The images in this series are from the final operational years of my family’s manufacturing business, American Disposables, Inc. It is also where I worked for the last 25 years, or arguably most of my adult life. We made absorbent pads. Adult diapers, underpads (or chux, as they are called in the industry), puppy pads, any kind of absorbent product a client would need a large bulk order for we could manufacture it. This company was started by my father, his brother and two friends in 1975 and ended in late 2015, with my Dad and I as the sole survivors at the helm of a sinking ship.
As a manufacturing enterprise, ours (like most) had turbulent times, but managed to be resilient with hard work and a fairly loyal customer base. In early 2012, this dramatically shifts, and within 6 months’ time, 95% of our customers -without warning- moved their manufacturing needs to China. We tried frantically to secure new clients but in vain, and the future looked bleak. In the ensuing months, there would be a bit of false hope from new leads who would promise the world, but the gold never panned out.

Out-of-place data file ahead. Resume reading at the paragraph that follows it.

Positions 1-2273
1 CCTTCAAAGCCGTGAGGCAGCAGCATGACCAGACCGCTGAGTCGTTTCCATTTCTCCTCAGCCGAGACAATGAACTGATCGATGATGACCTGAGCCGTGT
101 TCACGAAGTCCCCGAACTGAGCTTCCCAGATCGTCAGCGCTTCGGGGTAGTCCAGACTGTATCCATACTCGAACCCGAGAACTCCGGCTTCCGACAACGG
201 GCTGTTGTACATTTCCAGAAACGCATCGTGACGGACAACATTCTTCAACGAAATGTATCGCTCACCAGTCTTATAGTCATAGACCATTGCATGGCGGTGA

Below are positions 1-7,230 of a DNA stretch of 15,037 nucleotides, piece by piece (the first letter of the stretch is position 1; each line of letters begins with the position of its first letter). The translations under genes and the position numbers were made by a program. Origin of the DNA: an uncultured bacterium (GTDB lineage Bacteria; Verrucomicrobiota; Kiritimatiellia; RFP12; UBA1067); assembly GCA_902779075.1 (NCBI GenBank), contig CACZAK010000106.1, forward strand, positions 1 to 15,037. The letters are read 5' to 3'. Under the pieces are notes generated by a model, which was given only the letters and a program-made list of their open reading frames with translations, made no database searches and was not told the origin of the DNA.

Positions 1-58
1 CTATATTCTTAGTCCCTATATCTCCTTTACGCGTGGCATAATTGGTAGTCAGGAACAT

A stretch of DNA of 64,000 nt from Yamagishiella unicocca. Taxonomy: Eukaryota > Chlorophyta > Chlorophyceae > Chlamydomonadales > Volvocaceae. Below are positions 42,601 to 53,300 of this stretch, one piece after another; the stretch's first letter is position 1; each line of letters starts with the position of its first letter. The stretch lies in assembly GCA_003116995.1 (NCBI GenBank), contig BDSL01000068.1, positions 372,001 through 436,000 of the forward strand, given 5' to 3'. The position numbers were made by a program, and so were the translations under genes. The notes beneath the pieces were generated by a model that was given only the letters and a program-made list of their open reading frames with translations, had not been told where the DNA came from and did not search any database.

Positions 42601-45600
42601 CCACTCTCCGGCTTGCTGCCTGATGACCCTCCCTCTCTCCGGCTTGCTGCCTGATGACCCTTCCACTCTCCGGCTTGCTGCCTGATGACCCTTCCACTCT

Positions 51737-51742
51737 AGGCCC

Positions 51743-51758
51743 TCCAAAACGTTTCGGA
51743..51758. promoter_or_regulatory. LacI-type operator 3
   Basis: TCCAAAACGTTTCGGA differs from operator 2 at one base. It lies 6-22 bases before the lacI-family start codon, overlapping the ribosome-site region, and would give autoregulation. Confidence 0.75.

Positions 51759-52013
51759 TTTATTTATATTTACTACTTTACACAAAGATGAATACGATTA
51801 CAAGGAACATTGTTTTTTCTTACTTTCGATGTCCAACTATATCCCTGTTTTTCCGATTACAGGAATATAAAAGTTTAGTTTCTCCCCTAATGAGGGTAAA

I initially began creating these images as a diversion to take my mind off the business- removing myself from the phones and email leads that left us mostly fraught and with little to no work. The reality wasn’t only that clients wouldn’t call you back or answer emails; it was being stuck in the middle of a deep recession and looking for employment when no one was hiring as well. I was then stuck- with my families business falling apart and few job prospects beyond it. Image making would become consuming until about a year and a half after the bottom fell out. The need to create something meaningful in this space which was dying all around me became personal; it was like trying to grab little slices of the factory’s past glory while it was all slipping away right in front of me. This is the homage to the place I called “work” for over half my life. Let it rest in peace.